Alienware's Area 51 desktop is ready to play (hands-on)

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The new Alienware Area 51 gaming desktop from Dell, teased earlier this year, will be available to order starting on October 28. While this unique-looking desktop shares a name with one of Alienware's classic boxy desktop PCs, the new version has an entirely new look and feel, and includes the very latest high-end processor and chipset from Intel, as well as Nvidia's newest generation of desktop graphics cards.

The system is built around Intel's new Haswell-E CPU, a late entry to the Haswell generation of CPUs designed to give that fourth-gen Core i-series technology a final boost for enthusiast PC gamers. Intel's Broadwell generation of Core i CPUs won't be around until next year, and the new Core M family is aimed squarely at tablets, hybrids and ultrabooks, so for now, this is likely to be the marquee processor for gaming desktops. It comes paired with a new motherboard chipset, called X99, that supports DDR4 RAM.

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Sarah Tew/CNET

To see how a similar configuration performs, see our benchmarks and review of the Origin PC Millennium, a similarly tricked-out desktop (in a much plainer case), which paired three Nvidia GeForce GTX 980 cards with a Haswell-E processor.

Before its revival, the last time we saw the Area 51 line from Alienware was around 2010, and at the time it was an impressive, if dated, black rectangle, with red accent lights and creature-like fins protruding from the top. This new version has a unique three-sided design, which Alienware calls "triad." The flat corners of the triad shape allow you to rock the massive chassis back easily and access ports or doors with only one hand. You can also grip two of the handle-like points of the triangle to lift or move the system.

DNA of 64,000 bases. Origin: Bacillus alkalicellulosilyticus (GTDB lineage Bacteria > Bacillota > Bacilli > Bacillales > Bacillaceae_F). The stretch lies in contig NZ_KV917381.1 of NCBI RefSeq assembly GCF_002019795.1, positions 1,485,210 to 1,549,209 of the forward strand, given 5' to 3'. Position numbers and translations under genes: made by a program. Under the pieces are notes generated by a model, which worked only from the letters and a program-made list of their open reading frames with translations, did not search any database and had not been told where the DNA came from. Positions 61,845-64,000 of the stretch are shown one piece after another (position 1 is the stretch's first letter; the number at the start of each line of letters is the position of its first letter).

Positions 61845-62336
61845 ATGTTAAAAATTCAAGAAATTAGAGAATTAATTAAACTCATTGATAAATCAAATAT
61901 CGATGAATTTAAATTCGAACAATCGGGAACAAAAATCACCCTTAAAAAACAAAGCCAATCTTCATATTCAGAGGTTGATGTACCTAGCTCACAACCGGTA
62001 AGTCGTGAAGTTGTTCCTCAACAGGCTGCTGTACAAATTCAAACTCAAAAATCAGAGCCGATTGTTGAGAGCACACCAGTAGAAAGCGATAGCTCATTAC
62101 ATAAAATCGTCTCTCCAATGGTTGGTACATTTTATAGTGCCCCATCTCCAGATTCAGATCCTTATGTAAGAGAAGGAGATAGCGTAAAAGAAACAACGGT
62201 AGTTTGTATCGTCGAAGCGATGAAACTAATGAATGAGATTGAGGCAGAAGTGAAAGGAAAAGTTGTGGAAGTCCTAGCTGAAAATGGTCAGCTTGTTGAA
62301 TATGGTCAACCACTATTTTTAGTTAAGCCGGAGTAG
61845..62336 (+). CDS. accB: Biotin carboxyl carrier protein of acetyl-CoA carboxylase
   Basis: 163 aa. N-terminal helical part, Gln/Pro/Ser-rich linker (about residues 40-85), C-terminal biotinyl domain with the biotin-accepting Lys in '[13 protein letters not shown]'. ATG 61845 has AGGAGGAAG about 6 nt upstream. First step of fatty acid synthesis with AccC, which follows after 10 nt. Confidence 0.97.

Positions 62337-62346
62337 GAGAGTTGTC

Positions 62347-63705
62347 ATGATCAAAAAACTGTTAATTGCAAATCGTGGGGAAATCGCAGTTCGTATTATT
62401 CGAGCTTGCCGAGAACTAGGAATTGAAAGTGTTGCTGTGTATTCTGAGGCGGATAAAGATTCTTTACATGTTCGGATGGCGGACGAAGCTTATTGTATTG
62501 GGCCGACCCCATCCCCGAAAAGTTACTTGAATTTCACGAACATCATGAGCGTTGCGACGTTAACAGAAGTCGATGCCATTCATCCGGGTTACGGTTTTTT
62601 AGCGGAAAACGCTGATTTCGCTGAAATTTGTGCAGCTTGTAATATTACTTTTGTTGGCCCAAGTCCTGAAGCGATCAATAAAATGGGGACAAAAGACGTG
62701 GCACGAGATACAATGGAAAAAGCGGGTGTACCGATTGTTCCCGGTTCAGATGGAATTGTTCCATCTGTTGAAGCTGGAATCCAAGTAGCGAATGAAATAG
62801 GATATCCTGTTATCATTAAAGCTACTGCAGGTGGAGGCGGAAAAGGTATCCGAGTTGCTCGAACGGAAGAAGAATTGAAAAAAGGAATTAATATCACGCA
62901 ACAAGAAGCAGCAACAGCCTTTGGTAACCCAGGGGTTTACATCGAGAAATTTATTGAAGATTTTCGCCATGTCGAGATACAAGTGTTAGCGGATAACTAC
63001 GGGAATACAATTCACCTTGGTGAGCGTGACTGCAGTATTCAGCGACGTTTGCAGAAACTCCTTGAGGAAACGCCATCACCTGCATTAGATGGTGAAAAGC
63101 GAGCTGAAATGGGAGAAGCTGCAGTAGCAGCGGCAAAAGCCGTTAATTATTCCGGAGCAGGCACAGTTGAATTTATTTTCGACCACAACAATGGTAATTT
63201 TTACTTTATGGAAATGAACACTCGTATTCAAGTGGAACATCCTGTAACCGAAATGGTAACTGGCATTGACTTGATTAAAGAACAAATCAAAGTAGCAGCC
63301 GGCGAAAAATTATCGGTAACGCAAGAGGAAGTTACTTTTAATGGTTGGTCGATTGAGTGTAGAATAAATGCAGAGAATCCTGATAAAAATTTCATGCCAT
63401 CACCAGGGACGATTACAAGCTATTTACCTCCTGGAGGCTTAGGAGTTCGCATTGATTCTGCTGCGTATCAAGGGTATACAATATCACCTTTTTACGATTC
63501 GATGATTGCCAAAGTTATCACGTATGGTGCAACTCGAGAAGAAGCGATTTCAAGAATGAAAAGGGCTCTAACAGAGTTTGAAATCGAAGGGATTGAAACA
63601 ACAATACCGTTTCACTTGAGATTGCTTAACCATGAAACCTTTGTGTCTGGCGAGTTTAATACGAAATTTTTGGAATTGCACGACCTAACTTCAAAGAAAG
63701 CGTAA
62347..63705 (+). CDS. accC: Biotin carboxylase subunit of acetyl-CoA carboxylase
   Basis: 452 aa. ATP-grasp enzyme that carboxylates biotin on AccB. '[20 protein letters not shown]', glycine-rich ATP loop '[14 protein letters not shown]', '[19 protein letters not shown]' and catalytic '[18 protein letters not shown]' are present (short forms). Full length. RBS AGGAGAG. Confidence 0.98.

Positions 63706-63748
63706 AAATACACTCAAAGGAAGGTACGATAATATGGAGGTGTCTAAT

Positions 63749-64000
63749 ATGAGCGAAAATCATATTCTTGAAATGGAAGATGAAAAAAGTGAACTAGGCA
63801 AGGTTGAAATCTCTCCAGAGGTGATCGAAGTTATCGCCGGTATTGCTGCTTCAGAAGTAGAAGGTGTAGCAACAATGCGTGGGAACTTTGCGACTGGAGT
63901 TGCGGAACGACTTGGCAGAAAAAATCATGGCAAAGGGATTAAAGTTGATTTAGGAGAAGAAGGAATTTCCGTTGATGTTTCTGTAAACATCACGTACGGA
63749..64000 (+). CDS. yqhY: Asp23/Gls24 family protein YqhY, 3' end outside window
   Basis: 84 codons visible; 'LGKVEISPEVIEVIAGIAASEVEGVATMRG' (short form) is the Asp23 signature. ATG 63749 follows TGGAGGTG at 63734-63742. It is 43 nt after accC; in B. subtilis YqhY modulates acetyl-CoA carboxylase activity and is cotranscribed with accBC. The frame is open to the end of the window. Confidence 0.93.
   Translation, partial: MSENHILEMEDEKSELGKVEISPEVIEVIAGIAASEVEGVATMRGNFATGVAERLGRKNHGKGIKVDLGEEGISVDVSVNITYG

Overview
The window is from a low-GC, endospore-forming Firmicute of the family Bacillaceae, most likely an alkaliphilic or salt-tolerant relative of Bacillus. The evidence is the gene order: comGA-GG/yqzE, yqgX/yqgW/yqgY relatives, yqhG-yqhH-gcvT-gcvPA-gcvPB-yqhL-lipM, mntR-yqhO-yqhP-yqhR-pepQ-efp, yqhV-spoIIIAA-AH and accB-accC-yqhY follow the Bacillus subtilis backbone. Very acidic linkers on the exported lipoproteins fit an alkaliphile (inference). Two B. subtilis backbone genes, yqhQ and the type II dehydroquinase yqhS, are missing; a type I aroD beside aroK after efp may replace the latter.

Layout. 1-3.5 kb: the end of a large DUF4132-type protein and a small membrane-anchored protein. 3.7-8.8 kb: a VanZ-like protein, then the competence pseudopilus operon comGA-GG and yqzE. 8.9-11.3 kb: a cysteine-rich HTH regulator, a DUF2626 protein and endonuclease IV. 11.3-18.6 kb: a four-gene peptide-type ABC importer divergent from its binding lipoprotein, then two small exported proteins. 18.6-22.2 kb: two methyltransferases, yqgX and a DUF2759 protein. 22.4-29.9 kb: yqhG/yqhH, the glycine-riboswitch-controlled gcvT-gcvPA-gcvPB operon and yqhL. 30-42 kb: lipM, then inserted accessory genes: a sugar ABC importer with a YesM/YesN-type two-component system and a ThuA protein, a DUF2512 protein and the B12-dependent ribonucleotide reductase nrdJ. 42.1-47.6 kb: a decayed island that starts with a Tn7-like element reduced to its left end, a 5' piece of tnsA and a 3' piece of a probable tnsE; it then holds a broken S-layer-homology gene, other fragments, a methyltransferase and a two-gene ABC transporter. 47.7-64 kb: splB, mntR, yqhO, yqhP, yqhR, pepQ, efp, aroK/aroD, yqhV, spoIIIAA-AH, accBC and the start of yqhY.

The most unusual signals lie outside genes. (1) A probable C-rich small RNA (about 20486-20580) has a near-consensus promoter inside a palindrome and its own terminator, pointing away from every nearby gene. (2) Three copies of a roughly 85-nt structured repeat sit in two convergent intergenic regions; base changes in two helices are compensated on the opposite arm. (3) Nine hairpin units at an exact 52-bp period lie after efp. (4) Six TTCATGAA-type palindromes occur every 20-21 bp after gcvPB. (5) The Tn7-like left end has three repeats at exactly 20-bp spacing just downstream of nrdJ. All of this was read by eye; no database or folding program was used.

Both side panels are removable, offering access to the motherboard, video card slots and hard drive trays. The Area 51 supports up to three full-width GPUs (both Nvidia and AMD options will be available) and up to five hard drives, and the system is designed to support an 850- or 1,500-watt power supply. Running hardware like that can generate a fearsome amount of heat, so Alienware says the angled design will allow you to push the chassis up against the wall while still allowing hot air to escape.

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Sarah Tew/CNET

Like just about every Alienware laptop or desktop, there is an entire user-controlled light show built in, with nine separate zones, all controlled by the company's AlienFX software.

After briefly seeing the system earlier this year, we've now had a chance to go hands-on with it, feeling out the unusual chassis. Rocking the system onto a different corner via the built-in handles was nerve-wracking at first, as the unit weighs around 60 pounds. But once we did it, the movement felt very natural, and the body is balanced such that it would be hard to lose control and have it tip over. The side panels snapped off easily, but took a little more hand-eye coordination to snap them back on.

The build quality felt tank-like, and the design is much more sculpted than other gaming desktops, although the traditional market for these systems has been at least partially eroded by better gaming laptops, next-gen living room gaming consoles and new devices such as Alienware's own Alpha, a small-form-factor gaming desktop designed for living-room use.

The Area 51 is available to order starting October 28, from $1,699. In Australia, the system starts at AU$2,999. UK pricing was not immediately available, with Alienware's UK website teasing the system as "coming soon," but the US price converts to around £1,055.

Editors' note: This is an updated version of a story originally posted August 29, 2014.

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Where to Buy

Alienware Area 51 (2014)

Part Number: DPCWC01H

MSRP: $1,699.00

Buy the Alienware Area 51 at Dell